Can the federal government authorize spending trillions of dollars and incur a huge debt increase as the country opens up after a pandemic without creating an inflationary cycle?
We are about to find out later this year. The answer to that question will impact the value of your Thrift Savings Plan (TSP) as well as the amount in the cost of living adjustment (COLA) federal retirees and Social Security recipients will receive starting in January 2022.
As noted below, one expert projects a 2022 COLA increase of 4.7%. For 2021, it was 1.3%.
Largest Increase in Inflation Since 2008
The initial indications are not reassuring. American consumer prices went up significantly in April as the economic recovery picked up, reflecting surging demand as the COVID pandemic eased and higher prices due to supply bottlenecks.
According to the Bureau of Labor Statistics (BLS), the consumer-price index jumped 4.2% in April from one year earlier. This is an increase from 2.6% for the year ended in March. That is the highest 12-month level since the summer of 2008.
For those who keep track of data such as this, the COLA increase in 2008 was 5.8%.
The annual COLA increase is based on an index referred to as the CPI-W. The CPI-W is the inflation index used for measuring increases in the prices of consumer goods, including food and beverages, housing, clothing, transportation, medical care, recreation, education, and communication, among others. The annual increase is calculated by the Bureau of Labor Statistics.
According to BLS, the index for Urban Wage Earners and Clerical Workers (CPI-W) increased 4.7 percent over the last 12 months. For the month of April, the index rose 0.9 percent.
No one knows, of course, what the final COLA increase will be in January. But, unlike some years in the recent past, there is no doubt there will be an increase in payments to federal retirees and Social Security recipients.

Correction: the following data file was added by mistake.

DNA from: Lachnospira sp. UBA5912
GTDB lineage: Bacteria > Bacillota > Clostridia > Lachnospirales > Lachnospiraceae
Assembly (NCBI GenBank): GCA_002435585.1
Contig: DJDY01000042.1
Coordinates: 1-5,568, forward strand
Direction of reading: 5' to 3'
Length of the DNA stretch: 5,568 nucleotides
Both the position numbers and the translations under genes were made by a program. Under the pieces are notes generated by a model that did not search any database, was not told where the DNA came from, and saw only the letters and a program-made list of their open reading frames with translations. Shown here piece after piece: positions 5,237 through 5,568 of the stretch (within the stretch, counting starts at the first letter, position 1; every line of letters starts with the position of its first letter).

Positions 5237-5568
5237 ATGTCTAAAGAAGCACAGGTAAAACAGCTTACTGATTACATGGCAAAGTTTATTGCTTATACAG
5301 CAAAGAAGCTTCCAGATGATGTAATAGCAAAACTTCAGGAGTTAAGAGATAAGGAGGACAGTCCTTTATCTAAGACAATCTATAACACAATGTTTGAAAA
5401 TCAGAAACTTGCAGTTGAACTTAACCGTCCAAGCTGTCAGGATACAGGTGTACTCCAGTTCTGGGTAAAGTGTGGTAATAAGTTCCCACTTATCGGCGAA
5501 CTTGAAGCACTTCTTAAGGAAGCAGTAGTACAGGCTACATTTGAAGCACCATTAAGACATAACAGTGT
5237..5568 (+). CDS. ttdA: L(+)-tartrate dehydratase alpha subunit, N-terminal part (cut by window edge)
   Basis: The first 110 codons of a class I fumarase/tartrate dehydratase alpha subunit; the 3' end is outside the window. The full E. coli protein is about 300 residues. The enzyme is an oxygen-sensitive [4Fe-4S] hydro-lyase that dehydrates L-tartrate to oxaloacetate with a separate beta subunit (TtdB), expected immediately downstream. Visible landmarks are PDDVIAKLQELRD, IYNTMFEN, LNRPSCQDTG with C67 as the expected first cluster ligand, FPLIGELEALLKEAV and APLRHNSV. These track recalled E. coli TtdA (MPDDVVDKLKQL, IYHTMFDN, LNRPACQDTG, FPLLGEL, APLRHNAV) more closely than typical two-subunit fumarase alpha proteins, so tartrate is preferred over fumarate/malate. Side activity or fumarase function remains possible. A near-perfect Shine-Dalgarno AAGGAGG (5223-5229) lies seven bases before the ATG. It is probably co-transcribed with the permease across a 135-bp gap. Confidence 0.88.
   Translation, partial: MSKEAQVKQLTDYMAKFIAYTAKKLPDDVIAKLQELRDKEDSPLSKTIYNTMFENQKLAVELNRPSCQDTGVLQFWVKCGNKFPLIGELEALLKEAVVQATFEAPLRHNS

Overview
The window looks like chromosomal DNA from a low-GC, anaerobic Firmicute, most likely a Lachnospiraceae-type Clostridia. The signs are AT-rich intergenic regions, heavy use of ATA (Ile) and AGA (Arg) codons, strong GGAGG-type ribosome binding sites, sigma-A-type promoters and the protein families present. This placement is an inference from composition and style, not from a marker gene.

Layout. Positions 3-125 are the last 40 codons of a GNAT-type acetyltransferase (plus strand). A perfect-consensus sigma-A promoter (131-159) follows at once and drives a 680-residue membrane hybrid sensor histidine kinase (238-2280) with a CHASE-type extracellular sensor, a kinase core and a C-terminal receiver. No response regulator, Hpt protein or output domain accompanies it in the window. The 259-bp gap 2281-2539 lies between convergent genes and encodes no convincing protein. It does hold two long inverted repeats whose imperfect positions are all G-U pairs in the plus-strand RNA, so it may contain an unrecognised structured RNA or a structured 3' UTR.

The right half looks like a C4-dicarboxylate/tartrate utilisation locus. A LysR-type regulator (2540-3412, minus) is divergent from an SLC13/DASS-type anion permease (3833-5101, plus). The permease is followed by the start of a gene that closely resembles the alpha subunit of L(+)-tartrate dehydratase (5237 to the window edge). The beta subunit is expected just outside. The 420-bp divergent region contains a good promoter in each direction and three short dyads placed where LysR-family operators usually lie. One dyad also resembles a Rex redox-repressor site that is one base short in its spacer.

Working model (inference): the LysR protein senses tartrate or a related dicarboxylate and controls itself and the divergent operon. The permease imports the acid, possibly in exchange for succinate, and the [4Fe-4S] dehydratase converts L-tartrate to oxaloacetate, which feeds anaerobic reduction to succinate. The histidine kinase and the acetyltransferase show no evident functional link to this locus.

No doubt, some will take a look at the latest inflation figures and be happy they will get an increase in their annuity payments in 2022. That is largely a false feeling of euphoria though.
Prices of some products have gone up more than 10% recently. The BLS data on inflation do not include food and energy prices because they are more volatile. That means that the actual increase in what a retiree is paying for items such as food and gas may be going up much faster than the COLA increase.
In other words, the COLA increase will not increase a retiree’s standard of living. The increases consumers will be paying for all goods and services, including the increased cost in food and gas, are likely to be higher than the 2022 increase.
The Senior Citizens League has concluded Social Security benefits have lost 30% of their buying power since 2000. This means that for every $100 worth of groceries retirees could buy in 2000, they can only buy $70 worth today.
4.7% COLA Increase in 2022?
As noted above, the COLA increase for 2022 is tracking to be the largest increase since 2008 when it rose 5.8%.
Mary Johnson, Social Security analyst for the Senior Citizens League, projects the COLA payments could increase by 4.7% in 2022.
When Will Retirees Know the 2022 COLA?
We will not know the amount of the 2022 increase until mid-October. The system for calculating the COLA increase is based on the average of the months of July, August, and September using BLS data. The COLA calculation uses the CPI-W from the Bureau of Labor Statistics (BLS) to calculate your COLA for the next year.
While inflation has been starting out on steroids so far in 2022, this is a volatile time. Some analysts project inflation will start to recede later this year.
For reference, here are the COLA increases over the past few years going back to 2008 when the largest increase went into effect:
- 2021: 1.3%
- 2020: 1.6%
- 2019: 2.8%
- 2018: 2.0%
- 2017: 0.3%
- 2016: 0%
- 2015: 1.7%
- 2014: 1.5%
- 2013: 1.7%
- 2012: 3.6%
- 2011: 0%
- 2010: 0%
- 2009: 5.8%